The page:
3. First of all, JM looks like a horse… perhaps they denied boarding because they thought she was a horse? Is that Horse-ism? OMG – where’s my safe space… People like her are idiots.

  4. Despite the comments above that imply that this is modern “political correctness”, the Civil Rights Act of 1964 (i.e. a law over 50 years old, that everyone except the Duck Dynasty guys thinks is a good thing), says that policies that have a disparate impact on a protected class may be illegal.

    A disparately impactful policy is one that, roughly speaking, _unintentionally_ has a harmful impact. Basically, just because a policy is not intentionally sexist, that doesn’t mean it’s not illegal.

    As Gary says, there are lots of other possibilities here, but if it can be proven that men are treated better because they are more likely to be elites, then then there may be a legal case to answer under the Civil Rights Act.

    That said, I’m sure American Airlines’s legal team is a bit more sophisticated than the comments section here, and they will be fine.

  5. Probably not sexism, but you know what is? Photos that cut off a woman’s face to put her boobs in the middle of the photograph. Come on Gary, you’re better than that.

  6. All of these American Airlines complaints appear to be coming from those former US Airways flyers.

  7. Oh, I see. Didn’t think about the blog template.

    You see pictures like that all the time and I was probably the first to mention it. There is sexism out there, even if not in this particular case involving Ms. Michaels. That said, AA could have diffused the issue by a slightly more forthcoming response about IDB comp in its response to her. AA’s automaton customer e-mail responses are awful lately.

  8. It’s likely that there were more men with expensive tickets and more men with elite status, thereby making it seem to her as if the airline was being sexist when doling out compensation. While the airline likely wasn’t being sexist directly, this was probably due to the institutionalized sexism that has allowed men, in general, to be paid more and travel more and therefore buy more expensive airplane tickets and earn elite status.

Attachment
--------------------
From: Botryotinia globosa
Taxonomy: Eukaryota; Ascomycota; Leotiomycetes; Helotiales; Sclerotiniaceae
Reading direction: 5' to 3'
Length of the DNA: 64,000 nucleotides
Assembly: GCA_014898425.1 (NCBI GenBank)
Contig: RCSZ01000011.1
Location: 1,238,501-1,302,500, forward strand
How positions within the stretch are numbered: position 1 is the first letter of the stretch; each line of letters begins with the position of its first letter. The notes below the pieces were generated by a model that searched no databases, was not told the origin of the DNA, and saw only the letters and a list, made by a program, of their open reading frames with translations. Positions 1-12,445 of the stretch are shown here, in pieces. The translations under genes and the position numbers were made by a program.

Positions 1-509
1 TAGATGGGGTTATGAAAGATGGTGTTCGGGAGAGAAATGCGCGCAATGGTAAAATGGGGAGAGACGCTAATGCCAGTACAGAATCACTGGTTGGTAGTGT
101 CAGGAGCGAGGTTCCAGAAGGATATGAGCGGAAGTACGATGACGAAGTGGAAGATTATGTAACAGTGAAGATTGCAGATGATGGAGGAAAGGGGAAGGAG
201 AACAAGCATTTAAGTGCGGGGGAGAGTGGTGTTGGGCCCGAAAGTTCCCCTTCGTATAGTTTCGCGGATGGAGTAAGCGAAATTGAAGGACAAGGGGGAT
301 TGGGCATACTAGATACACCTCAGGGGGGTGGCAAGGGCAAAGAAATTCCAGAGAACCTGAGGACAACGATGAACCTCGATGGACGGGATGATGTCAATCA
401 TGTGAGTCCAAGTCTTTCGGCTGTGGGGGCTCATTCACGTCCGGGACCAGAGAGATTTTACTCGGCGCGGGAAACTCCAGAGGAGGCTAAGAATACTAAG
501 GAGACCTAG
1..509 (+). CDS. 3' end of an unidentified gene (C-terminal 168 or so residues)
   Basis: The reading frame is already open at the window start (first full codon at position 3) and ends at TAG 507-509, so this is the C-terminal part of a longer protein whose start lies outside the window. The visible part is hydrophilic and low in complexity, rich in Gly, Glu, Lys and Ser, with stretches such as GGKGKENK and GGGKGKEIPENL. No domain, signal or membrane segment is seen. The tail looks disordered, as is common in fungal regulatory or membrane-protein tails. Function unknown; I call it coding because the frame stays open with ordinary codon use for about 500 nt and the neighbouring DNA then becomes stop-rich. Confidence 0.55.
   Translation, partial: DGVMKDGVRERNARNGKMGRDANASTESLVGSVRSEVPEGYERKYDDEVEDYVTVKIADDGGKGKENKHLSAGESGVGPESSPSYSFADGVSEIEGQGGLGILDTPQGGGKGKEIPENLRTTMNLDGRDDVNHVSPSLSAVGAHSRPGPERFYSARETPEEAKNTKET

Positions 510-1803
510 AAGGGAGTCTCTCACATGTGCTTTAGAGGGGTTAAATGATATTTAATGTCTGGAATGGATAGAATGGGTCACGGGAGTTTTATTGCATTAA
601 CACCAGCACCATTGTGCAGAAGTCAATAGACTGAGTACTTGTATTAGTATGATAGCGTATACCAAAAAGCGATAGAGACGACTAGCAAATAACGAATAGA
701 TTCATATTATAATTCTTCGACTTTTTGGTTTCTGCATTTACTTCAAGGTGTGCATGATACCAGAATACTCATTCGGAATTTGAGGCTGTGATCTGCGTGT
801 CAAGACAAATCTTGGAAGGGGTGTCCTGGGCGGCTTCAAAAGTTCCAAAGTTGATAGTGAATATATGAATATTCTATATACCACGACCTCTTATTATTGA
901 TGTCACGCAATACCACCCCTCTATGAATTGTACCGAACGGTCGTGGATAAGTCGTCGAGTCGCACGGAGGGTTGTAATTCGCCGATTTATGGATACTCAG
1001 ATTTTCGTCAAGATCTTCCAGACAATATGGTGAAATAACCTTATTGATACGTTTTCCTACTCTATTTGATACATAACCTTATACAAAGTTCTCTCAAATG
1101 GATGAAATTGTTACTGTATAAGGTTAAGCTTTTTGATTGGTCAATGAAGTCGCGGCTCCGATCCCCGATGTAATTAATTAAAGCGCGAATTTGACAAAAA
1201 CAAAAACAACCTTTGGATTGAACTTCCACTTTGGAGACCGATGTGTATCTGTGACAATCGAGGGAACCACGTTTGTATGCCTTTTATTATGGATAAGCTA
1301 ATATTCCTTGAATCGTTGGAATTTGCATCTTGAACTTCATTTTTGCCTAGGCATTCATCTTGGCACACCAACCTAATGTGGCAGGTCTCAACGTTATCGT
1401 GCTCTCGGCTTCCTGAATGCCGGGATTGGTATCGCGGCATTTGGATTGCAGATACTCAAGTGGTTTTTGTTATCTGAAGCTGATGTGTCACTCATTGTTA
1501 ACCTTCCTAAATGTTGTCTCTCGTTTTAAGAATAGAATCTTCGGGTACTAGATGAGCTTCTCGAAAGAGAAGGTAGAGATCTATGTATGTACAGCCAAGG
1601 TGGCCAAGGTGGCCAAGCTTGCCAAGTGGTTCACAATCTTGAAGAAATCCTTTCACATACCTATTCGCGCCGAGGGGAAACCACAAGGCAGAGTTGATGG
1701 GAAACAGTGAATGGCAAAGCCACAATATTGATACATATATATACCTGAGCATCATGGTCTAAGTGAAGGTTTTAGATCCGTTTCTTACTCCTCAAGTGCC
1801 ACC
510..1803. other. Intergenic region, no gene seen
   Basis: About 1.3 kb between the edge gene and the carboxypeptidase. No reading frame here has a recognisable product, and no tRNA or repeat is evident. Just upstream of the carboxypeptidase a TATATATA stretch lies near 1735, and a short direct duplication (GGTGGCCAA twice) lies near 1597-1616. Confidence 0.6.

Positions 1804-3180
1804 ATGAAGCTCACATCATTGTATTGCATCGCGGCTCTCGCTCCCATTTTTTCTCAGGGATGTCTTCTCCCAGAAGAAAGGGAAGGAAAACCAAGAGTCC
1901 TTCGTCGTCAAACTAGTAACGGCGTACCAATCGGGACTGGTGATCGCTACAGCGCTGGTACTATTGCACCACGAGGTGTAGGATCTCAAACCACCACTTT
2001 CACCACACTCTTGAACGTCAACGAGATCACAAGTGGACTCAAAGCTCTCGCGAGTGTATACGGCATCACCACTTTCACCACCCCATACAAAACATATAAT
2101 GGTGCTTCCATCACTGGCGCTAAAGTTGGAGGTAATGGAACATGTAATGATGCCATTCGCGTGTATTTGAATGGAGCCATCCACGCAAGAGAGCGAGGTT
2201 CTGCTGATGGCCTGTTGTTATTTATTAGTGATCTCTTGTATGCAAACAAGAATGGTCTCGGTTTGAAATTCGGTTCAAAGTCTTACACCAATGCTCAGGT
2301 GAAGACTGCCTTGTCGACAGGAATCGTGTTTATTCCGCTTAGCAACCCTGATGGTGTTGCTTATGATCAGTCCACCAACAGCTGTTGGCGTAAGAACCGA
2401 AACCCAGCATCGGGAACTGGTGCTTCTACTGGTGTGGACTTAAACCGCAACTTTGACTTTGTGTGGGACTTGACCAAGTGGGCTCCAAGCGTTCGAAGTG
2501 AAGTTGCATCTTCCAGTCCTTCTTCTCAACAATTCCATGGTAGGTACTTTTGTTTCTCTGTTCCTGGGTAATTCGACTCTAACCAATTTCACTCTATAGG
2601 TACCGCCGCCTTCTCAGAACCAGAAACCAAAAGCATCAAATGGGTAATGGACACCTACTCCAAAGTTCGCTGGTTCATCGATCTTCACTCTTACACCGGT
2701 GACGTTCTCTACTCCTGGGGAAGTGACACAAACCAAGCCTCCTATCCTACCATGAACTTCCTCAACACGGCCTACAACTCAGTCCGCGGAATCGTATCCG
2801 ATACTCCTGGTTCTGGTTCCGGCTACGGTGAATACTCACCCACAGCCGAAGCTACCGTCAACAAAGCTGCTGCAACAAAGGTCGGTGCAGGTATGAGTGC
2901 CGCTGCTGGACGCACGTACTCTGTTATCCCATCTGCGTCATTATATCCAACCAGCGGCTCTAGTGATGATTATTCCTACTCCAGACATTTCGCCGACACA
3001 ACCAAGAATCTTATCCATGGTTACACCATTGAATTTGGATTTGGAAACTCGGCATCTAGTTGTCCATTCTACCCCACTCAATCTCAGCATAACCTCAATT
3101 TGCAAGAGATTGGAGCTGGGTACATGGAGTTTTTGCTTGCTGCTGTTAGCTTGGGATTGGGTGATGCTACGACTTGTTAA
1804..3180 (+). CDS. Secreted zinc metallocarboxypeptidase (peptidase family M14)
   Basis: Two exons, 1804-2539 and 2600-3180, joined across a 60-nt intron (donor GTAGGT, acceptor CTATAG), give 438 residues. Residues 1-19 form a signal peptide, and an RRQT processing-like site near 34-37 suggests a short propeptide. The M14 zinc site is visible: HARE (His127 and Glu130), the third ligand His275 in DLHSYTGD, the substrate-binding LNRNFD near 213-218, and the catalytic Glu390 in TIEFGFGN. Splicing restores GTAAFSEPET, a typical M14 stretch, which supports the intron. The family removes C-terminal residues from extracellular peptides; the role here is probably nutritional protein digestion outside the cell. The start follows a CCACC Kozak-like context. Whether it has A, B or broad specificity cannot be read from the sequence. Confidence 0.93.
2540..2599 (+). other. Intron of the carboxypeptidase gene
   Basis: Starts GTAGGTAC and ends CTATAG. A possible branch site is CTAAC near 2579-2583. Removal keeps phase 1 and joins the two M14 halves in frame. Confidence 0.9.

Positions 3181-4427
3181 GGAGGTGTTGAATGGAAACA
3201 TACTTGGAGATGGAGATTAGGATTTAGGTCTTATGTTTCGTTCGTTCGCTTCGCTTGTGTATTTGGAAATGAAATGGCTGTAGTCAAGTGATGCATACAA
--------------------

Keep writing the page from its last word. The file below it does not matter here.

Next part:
9. @Carly, thank you for pointing out this fact.

    Instituitionalized sexism (over hundreds/thousands of years) has allowed men to benefit in the career field, and it is merely the odds that more elite flyers ARE male due to the fact that more men hold higher positions which require more travel. Thus, more male flyers with elite status.

    I am glad Jillian is pointiing out the discrepancy in resultant compensation. . However, her issue should not be with AA, but with the institutioanlized sexism in the workplace. I have no idea where she can begin with THAT.

  10. Funny a celeb complaining about unequal treatment. As if she never gets to “bump the line” when someone recognizes her.

  11. Please also include the caveat that denied boarding is regulated in certain countries by different laws. The law you cite here applies to US routes only. Regulation EC 261/2004 regulates it for all EU-based carriers, regardless of where they operate, and for all non-EU carriers, when they operate from EU airports. In those cases ticket price does not matter. There are also different laws ex-Canada, Brazil, Turkey, Phillippines, to/from Israel, and I believe Nigeria and India also have or had laws in the works. In the absence of a regulatory law, the airline’s own policy applies.

  12. I have no idea who Jillian Michaels is, but based on her Facebook photo I’m guessing she doesn’t spend her days tirelessly advocating for women’s rights.

  13. “If anything she’s using DYKWIA for acting like this.”
    So who is she – and yes, I have Googled her – but so what?
    A quadruple ZZZZZZZ non-celeb, who does not deserve to be taken notice of.
    She needs to get a life and understand she is not important; though this may be difficult for someone who lives their life through the shallow world of television and social media. Good response by AA.

  14. @Gary, what usually happens if you don’t have status and are flying on an award ticket? What can you usually expect then.

  15. What a crap response from American Airlines, which boils down to “we compensated you this way because we felt like it”.

    American deserves all the bad press it’s getting for this. 99.9% of people are not experts like this blogger is, and deserve better than this.